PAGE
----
In New Orleans, city officials take collection efforts to the next level. They have approved the draconian measure of booting a vehicle with an unpaid ticket. It was just announced that New Orleans parking control officers will boot cars that have just one outstanding ticket. In the past, a motorist was allowed three outstanding tickets before receiving the nasty boot.
New Orleans is an example of a city that is flowing with funds from the red light and speed cameras. Approximately $20 million is collected each year, so the city is expanding the use of the cameras. There are now 67 cameras that have been installed throughout New Orleans. Not surprisingly, the cameras are concentrated in the high income areas of Uptown, Garden District and Lakeview. City officials claim that the tickets are being issued to protect public safety. Of course, such statements are pure nonsense. If public safety was the true goal, the cameras would be evenly dispersed throughout the many neighborhoods of New Orleans. Since that is not the case, it clearly proves that the cameras have been installed for one major reason, the money.
The committee vote reflects the power of the red light camera industry and their close ties to municipalities. The cash strapped cities want to continue with this funding mechanism despite concerns about the due process and constitutionality of these tickets. It also benefits the red light camera operators, such as Redflex, which is based in Australia.
The problem with the cameras is that they represent a clear case of taxation without representation. In most cases, the citizens of Louisiana are not being given a chance to vote on these cameras. When voters are given the opportunity to approve or reject the cameras, the people have overwhelmingly said not “no,” but “hell no.” In 2009, 86% of the voters in Sulphur, Louisiana rejected the red light cameras and escorted camera vendor Redflex out of town.
Such voter participation is anathema to the red light camera advocates. They know that public sentiment is opposed to the cameras. Therefore, the red light camera lobby and local officials will be working to kill another bill sponsored by State Senator Danny Martiny (R-Metairie) that will mandate a public vote before any of these cameras can be installed in a city.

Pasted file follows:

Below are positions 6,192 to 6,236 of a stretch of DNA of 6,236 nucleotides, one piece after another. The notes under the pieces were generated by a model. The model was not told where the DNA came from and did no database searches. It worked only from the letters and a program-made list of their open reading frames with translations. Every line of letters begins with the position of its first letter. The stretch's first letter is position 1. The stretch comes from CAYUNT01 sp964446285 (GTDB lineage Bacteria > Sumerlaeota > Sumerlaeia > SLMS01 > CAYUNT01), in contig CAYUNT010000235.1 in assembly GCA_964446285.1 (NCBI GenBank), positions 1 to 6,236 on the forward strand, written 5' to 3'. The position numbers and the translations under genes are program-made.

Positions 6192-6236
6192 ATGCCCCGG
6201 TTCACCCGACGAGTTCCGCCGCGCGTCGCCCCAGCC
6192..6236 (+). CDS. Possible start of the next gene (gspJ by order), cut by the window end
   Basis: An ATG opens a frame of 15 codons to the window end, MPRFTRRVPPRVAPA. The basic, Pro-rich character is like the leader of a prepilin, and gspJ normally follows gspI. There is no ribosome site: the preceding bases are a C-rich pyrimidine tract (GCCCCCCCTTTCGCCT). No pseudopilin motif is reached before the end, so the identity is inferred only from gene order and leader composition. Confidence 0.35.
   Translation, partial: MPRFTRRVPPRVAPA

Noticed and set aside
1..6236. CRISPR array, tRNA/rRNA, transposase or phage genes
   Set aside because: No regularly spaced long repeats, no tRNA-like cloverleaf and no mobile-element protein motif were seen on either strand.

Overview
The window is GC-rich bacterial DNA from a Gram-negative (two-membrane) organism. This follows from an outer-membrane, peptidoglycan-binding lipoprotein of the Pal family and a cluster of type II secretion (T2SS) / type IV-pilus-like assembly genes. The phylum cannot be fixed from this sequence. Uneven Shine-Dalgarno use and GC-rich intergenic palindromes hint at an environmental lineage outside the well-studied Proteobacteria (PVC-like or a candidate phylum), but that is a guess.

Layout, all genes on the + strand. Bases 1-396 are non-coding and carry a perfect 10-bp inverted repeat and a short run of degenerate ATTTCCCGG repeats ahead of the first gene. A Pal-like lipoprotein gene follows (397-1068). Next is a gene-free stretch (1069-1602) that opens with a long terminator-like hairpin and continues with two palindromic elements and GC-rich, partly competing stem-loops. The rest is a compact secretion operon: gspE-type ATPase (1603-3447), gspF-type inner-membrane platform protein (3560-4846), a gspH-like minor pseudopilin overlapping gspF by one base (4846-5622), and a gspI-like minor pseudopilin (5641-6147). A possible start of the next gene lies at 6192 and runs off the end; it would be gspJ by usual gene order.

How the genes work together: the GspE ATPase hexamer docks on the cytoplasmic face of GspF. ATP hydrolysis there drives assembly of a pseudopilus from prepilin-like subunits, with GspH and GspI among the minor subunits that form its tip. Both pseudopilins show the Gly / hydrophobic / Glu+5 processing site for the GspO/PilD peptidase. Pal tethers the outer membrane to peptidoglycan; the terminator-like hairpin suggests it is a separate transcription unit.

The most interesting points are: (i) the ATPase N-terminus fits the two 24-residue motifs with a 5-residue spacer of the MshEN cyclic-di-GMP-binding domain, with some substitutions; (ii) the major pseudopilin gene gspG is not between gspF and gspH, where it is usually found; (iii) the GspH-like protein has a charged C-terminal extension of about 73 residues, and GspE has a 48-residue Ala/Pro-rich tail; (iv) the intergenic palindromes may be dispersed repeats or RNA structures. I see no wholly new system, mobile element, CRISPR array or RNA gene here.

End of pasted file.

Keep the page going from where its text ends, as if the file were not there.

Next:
The people of Louisiana are being fleeced at intersections across the state and have not had an opportunity to cast a vote on the system. In New Orleans and other Louisiana cities more and more cameras are being installed. After the tickets are issued, the municipalities begin to mercilessly badger the motorists with disturbing phone calls and emails and the threat of booting their vehicle.
While average citizens were harassed, city employees in New Orleans were exempt from paying the red light and speed camera tickets. This was the ultimate case of a double standard. When it was exposed in the media, the Mayor decided to rescind the policy and require city employees to pay their tickets just like everyone else.
Where does the money go? According to Morrell, "The vast majority of these fees don't go to the cities; they go to the companies that operate the cameras. "So, money flows from the hard working people of Louisiana to camera companies like Redflex based in foreign countries.
The system needs to be stopped. Either the Legislature will do their job or the people of New Orleans and other cities will launch petition drives to force this issue on to the ballot. It is time that the people of Louisiana took control away from the high priced lobbyists and their close friends, the politicians.